Kaith Pariat is sick of housekeeping and even more so of being bossed around by his mother-in-law. He has put up with this situation since he was married. "Can you imagine the shock of leaving your family home and suddenly becoming a dogsbody in your mother-in-law's house?" he asks. "She gives the orders and you become a good-for-nothing servant."
The Khasi, who number about 1 million in India's north-eastern state of Meghalaya, carry on the matrilineal tradition. The youngest daughter inherits, children take their mother's surname, and once married, men live in their mother-in-law's home.
"Only mothers or mother-in-laws look after the children. Men are not even entitled to take part in family gatherings. The husband is up against a whole clan of people: his wife, his mother-in-law and his children. So all he can do is play the guitar, sing, take to drink and die young," Pariat concludes gloomily.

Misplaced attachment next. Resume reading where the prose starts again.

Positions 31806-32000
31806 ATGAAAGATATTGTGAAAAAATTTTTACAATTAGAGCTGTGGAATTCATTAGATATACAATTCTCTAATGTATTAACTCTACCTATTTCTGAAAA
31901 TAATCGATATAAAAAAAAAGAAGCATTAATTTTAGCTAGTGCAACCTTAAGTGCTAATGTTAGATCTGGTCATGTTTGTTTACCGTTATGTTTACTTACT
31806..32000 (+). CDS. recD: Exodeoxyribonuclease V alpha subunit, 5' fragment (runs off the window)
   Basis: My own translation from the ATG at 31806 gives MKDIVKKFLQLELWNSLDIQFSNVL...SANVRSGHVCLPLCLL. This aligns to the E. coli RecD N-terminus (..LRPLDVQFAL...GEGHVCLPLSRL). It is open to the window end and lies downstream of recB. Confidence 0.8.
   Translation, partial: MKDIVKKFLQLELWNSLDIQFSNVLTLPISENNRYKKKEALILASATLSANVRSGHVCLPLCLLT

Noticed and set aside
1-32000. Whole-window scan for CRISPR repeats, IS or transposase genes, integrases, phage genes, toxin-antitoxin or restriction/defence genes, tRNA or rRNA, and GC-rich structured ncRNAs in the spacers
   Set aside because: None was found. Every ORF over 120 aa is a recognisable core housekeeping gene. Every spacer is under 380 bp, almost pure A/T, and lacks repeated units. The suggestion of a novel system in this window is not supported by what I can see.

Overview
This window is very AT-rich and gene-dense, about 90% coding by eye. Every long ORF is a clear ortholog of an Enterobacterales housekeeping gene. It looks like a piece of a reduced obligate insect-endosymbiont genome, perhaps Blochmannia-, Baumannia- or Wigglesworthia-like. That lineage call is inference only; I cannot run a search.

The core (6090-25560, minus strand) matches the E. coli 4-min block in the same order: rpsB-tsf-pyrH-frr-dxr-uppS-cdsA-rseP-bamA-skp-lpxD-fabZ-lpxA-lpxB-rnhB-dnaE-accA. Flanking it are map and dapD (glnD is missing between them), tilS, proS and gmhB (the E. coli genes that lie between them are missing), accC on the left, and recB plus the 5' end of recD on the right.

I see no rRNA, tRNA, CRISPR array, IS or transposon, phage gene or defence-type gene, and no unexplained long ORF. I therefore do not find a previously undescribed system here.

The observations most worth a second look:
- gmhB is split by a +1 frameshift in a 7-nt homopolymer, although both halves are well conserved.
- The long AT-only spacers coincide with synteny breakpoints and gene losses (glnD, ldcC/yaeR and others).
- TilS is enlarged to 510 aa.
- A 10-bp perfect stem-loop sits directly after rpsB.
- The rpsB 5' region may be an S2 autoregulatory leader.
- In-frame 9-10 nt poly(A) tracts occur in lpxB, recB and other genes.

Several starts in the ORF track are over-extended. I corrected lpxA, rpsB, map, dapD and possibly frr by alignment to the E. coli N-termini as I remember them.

Men are the weak sex in Meghalaya, but Pariat hopes the Syngkhong Rympei Thymai (SRT) campaign [roughly "a wedge to shore up a shaky table"] will promote reform of family structures. Indeed he wants to achieve more than mere equality. "Men are endowed with natural leadership. They should protect women, who in return should support them," he says.